Prolonged soak in demi. water for film
Just like others, I have at times struggled with drying marks on my film. While using wetting agent, and shortly dipping the film in demineralized water, still sometimes drying marks were left behind.
Now I have recently decided to leave out the wetting agent altogether and just do a last but prolonged soak of the developed film in demineralized water (10-15 minutes).
The films comes out very clean after drying, even when droplets were present when hanging them for drying. It seems to go better than before.
Are there any other people simply using a prolonged soak in demineralized water as the last bath for developed film? What are your experiences? Any possible cons to this approach?
Last edited by Marco B; 07-24-2009 at 09:29 AM. Click to view previous post history.
"The nineteenth century began by believing that what was reasonable was true, and it wound up by believing that what it saw a photograph of, was true.
" - William M. Ivins Jr.
"I don't know, maybe we should disinvent color, and we could just shoot Black & White.
" - David Burnett in 1978
"Analog is chemistry + physics, digital is physics + math, which ones did you like most?
personally, i just use EK photo-flo with distilled water for a minute or so before hanging up to dry. i dry at room temperature, no heater, and i try to hang the negs in a place where there is little dust. some hang their negs in the shower after running it with HOT water for a minute or so, the steam generated helps to keep the dust down.
What is demineralized water?
I use distilled water and photo-flo, and pour alcohol on top. The alcohol gets rid of any bubbles that might stick to the film, and i'd like to think it forms a layer that coats the film as i pull it out causing it to dry faster. Film seems to dry faster now than when i just used water and photo-flo, but i've never timed it.
Long soak in distilled water is actually to avoid because it will soften the emulsion too much. Try a fresher wetting agent, when old it leaves residues even used much more diluited (at least I've solved my problem this way).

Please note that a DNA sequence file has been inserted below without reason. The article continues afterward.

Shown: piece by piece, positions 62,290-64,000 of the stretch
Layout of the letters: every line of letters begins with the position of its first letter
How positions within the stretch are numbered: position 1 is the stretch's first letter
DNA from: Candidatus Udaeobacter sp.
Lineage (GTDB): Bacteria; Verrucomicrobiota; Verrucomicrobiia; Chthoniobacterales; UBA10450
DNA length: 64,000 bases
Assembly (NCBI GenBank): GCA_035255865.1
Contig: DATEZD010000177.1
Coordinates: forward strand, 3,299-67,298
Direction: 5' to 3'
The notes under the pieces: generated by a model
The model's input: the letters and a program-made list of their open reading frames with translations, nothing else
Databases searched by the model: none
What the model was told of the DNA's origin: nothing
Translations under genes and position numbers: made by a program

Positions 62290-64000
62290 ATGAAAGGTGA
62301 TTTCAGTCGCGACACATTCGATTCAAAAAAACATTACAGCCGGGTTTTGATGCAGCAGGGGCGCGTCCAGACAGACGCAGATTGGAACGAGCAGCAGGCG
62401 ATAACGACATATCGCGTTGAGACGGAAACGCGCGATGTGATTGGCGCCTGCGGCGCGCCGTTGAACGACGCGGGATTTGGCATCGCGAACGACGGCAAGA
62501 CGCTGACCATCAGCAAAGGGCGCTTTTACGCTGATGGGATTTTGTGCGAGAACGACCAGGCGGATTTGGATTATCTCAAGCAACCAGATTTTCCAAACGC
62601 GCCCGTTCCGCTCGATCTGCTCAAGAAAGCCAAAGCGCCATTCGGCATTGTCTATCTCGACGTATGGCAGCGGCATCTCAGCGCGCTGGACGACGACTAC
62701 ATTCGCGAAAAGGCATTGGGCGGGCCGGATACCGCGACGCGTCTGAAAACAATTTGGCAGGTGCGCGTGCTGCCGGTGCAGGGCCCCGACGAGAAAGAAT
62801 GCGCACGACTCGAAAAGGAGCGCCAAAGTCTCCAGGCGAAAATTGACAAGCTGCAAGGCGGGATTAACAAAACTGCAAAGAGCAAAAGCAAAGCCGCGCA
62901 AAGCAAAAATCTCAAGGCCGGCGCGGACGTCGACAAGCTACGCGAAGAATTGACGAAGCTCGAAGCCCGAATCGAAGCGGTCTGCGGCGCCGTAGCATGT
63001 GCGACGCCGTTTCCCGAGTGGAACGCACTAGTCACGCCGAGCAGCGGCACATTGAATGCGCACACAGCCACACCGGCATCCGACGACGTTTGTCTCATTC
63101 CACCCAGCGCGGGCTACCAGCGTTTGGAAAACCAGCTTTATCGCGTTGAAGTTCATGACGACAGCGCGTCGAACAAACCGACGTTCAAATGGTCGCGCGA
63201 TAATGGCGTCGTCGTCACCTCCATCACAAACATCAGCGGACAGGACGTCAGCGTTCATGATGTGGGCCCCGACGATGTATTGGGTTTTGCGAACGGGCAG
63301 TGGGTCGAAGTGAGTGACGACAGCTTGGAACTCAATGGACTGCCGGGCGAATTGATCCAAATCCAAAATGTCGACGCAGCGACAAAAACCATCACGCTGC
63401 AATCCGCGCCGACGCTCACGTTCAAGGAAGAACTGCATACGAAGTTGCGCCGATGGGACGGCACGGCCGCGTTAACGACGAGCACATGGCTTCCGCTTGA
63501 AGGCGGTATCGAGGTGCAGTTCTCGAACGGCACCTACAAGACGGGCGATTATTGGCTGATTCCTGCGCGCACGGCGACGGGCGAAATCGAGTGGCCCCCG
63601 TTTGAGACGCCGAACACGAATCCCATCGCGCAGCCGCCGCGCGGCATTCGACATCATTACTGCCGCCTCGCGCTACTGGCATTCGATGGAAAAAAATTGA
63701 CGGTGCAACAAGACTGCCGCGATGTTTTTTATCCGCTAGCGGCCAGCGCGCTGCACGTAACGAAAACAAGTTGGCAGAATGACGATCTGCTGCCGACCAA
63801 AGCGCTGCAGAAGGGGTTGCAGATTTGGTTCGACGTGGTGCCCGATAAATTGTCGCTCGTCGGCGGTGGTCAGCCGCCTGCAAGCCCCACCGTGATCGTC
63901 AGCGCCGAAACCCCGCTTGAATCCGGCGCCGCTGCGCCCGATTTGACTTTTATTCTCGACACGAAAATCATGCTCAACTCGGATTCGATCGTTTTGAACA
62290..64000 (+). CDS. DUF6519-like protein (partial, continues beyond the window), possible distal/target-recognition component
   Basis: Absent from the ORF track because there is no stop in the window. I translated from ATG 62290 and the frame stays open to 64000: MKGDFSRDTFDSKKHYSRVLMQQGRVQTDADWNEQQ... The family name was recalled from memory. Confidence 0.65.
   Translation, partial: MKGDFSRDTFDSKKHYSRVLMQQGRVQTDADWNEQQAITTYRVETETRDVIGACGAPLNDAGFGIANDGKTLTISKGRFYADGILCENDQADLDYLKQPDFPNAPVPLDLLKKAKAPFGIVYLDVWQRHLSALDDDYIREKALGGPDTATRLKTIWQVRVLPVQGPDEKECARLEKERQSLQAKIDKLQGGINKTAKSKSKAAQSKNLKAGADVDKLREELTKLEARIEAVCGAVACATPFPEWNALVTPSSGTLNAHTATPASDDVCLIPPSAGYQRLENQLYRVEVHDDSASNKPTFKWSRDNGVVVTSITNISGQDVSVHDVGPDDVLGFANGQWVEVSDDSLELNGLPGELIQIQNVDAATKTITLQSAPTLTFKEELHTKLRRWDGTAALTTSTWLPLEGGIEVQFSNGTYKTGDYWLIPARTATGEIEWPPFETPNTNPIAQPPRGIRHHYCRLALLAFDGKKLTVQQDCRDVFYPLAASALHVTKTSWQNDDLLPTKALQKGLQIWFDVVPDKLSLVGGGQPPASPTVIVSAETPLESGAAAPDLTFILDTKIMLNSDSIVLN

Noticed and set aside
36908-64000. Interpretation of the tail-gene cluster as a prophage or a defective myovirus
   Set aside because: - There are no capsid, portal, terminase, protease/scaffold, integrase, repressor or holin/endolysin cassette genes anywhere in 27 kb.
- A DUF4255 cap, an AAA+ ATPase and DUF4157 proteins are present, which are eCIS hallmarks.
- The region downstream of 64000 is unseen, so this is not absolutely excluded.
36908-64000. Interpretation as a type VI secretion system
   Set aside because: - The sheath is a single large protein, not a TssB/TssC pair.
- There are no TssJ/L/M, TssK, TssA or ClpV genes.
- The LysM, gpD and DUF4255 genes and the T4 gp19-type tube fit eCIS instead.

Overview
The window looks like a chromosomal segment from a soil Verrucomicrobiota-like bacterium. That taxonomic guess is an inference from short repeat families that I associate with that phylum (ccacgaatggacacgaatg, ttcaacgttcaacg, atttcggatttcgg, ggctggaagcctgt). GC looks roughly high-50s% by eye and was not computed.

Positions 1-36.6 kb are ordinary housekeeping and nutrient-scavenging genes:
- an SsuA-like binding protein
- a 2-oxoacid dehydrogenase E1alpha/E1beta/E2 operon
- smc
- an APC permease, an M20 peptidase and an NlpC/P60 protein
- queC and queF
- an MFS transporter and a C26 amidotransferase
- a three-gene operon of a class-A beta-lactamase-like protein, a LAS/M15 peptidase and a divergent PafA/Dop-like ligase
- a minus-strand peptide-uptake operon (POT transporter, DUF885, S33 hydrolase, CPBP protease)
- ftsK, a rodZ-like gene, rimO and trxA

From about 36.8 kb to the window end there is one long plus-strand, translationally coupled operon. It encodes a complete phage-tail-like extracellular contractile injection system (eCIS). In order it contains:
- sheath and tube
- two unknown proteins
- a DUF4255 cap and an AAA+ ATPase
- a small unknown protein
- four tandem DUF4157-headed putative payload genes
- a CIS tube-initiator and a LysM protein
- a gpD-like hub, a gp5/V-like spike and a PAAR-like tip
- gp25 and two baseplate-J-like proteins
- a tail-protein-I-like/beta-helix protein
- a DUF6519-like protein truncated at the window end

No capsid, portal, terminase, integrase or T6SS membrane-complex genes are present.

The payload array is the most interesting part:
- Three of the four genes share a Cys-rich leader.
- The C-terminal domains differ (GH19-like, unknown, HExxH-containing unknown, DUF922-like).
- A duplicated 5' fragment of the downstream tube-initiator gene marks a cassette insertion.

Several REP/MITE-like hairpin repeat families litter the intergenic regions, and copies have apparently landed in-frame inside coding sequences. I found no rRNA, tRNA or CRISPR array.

Plus current wetting agents contain sequestrants to cope with hard waters.
Adjust the amount of wetting agent to suit the "demineralised" water your using... relatively small differences in pH can affect surface tension. Also, as with any chemical, wetting agent can vary especially from manufacturer to manufacturer. When I was still processing my own film I generally needed to use a bit more than they recommended. I used Photo-Flo and commercially distilled water.
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Water is distilled to demineralize it.
Originally Posted by c.w.
^^^ Some providers claim reverse osmosis filtered water is "demineralized". They don't claim "all minerals removed" though most of the minerals are gone. At any rate even the best filtered water behaves a bit differently than distilled.
A prolonged soak isn't necessary IMO. I use filtered well water with a few drops of dish washing detergent as a surfactant and have not experienced any drying marks.
A few passes through it are enough then hang to dry.
It may be your wash is not any too complete. The long
Originally Posted by Marco B
soak allows a complete diffusion outward of chemistry
left in and on the emulsion.
I use a protracted Ilford wash sequence and afterward
a short soak in half strength PhotoFlo; all with distilled
water. After hanging an eight blade film squeegee rids
the film of all surface water. Dan
You are correct.
Originally Posted by Mike1234
Richard Knoppow posted the following text on a different forum a few years back. I believe it gives a very good description of deionized, distilled and demineralized water, and their differences.
'The theoritical pH of pure water is about 7.0 but it is extremely hard to measure due to it poor buffering capacity. You just have to expose it to air and the pH will change!
Reverse Osmosis As the name implies, it is the reverse of osmosis. If you separate pure water and less pure water with a semipermeable membrane, the water from the pure water side will flow into the less pure water, just like water flowing downhill. If you apply pressure to the less pure water, water will flow in the reverse direction and that is how you get purer water by reverse osmosis. It is the least pure water of the three.
Distilled water By boiling water it forms steam which condenses into distilled water. It is still not very pure because some of the trace metals will be carried over with the steam. To get really pure water you redistilled the distilled water again to get double distilled water. In reality we need all glass utensils, reflux condensers, etc. It is a more complicated and expensive process than the name implies. Commercial distilled water is not very pure because it is just a steam distillate!
Deionised water It is common to put a reverse osmosis unit or a steam distilling unit in front of a mixed bed deionised unit. Basically tap water contains plentry of M+ and M-, the common ones are Ca2+, PO4--, Na+ and Cl- to name two, most of the problem in photographic process is caused by Ca2+. The purer the water the less M+ and M-. If one pass water through a mixed bed deioniser, the M+ and M- is captured by the resin and only water passed through.
Without going into too much details, generally speaking if properly done, deionised water is purer than distilled water which is much purer than water obtained by reverse osmosis. To put it bluntly unless one have a very 'hard water supply' it is unlikely that the water used with affect the photographic processes. One easy way out of problem with 'hard water' is to collect rainwater and use it instead.'